The Los Angeles Times, USA Today, Washington Post,and the Wall Street Journal's world-wide newsbox lead with the Colombia military's movielike rescue operation that freed former presidential candidate Ingrid Betancourt, three U.S. defense contractors, and 11 Colombian soldiers and policemen who were being held hostage in the jungle by leftist rebels. The daring raid was years in the making as Colombian forces apparently managed to infiltrate the upper echelons of the Revolutionary Armed Forces of Colombia and convinced guards to group the high-profile hostages in one location to be picked up by what were supposed to be rebel-friendly helicopters. "The operation was impeccable," Betancourt, who was kidnapped in 2002, said at a news conference. Betancourt described how the hostages had no idea what was going on until the rescue helicopter was in the air and an undercover officer turned to them and said: "We're the Colombian army. You have been liberated."
The New York Timesfronts the news out of Colombia but leads with a House committee's conclusion that Bush administration officials knew about Hunt Oil's plan to sign an oil deal with the Kurdish regional government in Iraq and didn't object. American policy is to warn companies not to sign separate deals until Iraq passes a national oil law. In fact, the State Department had publicly said it was concerned the deal would undermine the Iraqi central government. But e-mail messages and other documents reveal that State and Commerce department officials not only knew about the impending deal and didn't object, but in some instances even seemed to welcome it. The chief executive of Hunt Oil is a major backer of President Bush and a member of the President's Foreign Intelligence Advisory Board.
The WSJ has the most detailed look at the Colombian rescue operation and says it couldn't have come at a better time for President Alvaro Uribe, who lately has been engulfed in a bribery scandal. The paper is also, surprisingly, alone in mentioning that the success of the mission is a finger in the eye for Venezuelan President Hugo Chávez, who had tried to position himself as the only leader able to negotiate for the release of the hostages. USAT and WSJ note up high that the rescue mission took place on the same day as Sen. John McCain was visiting the country. Of course, the timing was pure coincidence, but it seems Uribe and his aides had briefed McCain about the operation. Curious how the operation worked? The WSJ has a blow-by-blow in a separate story.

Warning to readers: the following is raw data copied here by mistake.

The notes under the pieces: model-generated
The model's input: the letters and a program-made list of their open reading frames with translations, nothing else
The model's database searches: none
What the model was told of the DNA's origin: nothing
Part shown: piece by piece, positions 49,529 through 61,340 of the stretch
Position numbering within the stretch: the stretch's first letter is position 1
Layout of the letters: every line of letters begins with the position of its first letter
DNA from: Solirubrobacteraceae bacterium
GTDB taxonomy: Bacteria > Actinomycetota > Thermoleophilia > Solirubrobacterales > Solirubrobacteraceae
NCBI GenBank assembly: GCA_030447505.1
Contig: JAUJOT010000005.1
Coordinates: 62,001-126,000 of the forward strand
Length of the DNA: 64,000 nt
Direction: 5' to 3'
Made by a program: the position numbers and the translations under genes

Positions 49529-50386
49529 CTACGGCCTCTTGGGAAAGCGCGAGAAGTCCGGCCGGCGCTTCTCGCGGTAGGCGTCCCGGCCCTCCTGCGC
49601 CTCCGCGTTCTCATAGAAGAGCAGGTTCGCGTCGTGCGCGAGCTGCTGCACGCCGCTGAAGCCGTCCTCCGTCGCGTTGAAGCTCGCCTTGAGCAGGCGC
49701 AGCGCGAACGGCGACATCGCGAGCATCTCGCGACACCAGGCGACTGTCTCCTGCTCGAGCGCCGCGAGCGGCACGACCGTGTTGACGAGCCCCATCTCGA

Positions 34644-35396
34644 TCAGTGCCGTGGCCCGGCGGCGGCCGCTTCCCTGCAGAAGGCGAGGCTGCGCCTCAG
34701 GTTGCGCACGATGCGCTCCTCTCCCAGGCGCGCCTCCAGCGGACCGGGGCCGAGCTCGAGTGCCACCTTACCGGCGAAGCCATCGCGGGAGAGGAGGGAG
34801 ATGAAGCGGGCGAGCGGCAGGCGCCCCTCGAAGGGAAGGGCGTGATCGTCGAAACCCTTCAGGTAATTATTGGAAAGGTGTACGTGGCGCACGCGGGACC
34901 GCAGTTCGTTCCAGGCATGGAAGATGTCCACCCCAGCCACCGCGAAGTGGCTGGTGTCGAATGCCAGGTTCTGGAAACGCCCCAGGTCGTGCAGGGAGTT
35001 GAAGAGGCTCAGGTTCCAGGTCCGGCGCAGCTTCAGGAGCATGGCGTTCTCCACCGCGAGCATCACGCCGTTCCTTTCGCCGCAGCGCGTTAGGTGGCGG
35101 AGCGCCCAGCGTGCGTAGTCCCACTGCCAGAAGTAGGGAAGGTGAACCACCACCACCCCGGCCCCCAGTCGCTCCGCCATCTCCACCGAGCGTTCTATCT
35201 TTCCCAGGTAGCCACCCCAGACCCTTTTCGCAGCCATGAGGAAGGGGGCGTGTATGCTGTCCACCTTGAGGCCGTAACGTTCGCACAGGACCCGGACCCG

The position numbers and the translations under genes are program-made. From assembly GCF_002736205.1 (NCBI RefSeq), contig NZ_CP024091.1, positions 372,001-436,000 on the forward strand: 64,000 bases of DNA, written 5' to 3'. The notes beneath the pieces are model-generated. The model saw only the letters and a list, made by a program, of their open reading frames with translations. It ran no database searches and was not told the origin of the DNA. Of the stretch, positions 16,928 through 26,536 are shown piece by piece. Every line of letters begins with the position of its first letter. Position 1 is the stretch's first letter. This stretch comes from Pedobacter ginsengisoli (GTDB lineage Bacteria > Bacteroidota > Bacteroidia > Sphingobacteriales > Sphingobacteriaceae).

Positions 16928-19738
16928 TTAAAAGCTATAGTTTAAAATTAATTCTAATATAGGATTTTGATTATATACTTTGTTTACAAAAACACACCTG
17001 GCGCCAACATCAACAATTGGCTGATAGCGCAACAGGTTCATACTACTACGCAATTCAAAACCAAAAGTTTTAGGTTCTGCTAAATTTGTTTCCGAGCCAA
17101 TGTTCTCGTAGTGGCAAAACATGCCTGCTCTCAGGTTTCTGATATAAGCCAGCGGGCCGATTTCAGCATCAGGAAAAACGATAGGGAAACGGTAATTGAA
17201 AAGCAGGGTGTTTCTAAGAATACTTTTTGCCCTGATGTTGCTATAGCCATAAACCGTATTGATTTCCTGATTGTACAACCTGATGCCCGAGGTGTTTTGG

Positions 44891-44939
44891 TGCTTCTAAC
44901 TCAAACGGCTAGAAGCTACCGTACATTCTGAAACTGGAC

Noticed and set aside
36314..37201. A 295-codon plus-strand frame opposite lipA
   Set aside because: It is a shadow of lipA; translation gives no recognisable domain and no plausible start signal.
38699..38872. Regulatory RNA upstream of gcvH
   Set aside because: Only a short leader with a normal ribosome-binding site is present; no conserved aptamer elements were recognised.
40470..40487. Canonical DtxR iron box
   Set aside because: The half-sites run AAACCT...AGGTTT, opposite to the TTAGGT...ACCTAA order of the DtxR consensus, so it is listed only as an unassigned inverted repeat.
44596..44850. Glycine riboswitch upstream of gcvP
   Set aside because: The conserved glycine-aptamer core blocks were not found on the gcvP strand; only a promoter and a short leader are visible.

U.S. officials took pains to emphasize that the rescue mission was a Colombian-led operation, but everyone notes the United States helped with the planning and provided critical intelligence. The three American citizens who were released yesterday were flown directly to San Antonio, Texas. The Northrop Grumman employees had been in captivity since 2003, when their surveillance plane crashed.
The FARC is believed to be holding about 700 hostages, but Betancourt, who holds dual French-Colombian citizenship, was by far the most valuable. French President Nicolas Sarkozy had made her release a priority since he took office, and more than 1,000 cities and towns around the world have made her an honorary citizen. Interestingly enough, the NYT is alone in noting that Betancourt seemed healthy, a contrast to how she looked in a photograph that was widely circulated late last year.